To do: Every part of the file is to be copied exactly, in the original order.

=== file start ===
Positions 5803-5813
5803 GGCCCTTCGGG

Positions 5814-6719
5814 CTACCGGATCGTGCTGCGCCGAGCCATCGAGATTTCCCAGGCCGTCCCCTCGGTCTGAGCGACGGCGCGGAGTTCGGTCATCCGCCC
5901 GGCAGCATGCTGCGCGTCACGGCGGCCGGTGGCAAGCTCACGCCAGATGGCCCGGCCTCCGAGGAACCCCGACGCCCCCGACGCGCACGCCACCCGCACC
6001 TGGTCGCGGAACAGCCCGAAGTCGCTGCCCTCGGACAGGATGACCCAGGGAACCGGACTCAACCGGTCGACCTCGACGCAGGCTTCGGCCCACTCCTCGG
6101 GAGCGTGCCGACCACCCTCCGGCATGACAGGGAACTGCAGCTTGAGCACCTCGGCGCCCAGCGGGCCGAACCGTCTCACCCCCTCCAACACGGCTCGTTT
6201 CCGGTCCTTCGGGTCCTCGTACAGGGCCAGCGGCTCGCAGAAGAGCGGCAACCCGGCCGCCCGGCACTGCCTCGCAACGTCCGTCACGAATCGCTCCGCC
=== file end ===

Positions 5803-5813
5803 GGCCCTTCGGG

Positions 5814-6719
5814 CTACCGGATCGTGCTGCGCCGAGCCATCGAGATTTCCCAGGCCGTCCCCTCGGTCTGAGCGACGGCGCGGAGTTCGGTCATCCGCCC
5901 GGCAGCATGCTGCGCGTCACGGCGGCCGGTGGCAAGCTCACGCCAGATGGCCCGGCCTCCGAGGAACCCCGACGCCCCCGACGCGCACGCCACCCGCACC
6001 TGGTCGCGGAACAGCCCGAAGTCGCTGCCCTCGGACAGGATGACCCAGGGAACCGGACTCAACCGGTCGACCTCGACGCAGGCTTCGGCCCACTCCTCGG
6101 GAGCGTGCCGACCACCCTCCGGCATGACAGGGAACTGCAGCTTGAGCACCTCGGCGCCCAGCGGGCCGAACCGTCTCACCCCCTCCAACACGGCTCGTTT
6201 CCGGTCCTTCGGGTCCTCGTACAGGGCCAGCGGCTCGCAGAAGAGCGGCAACCCGGCCGCCCGGCACTGCCTCGCAACGTCCGTCACGAATCGCTCCGCC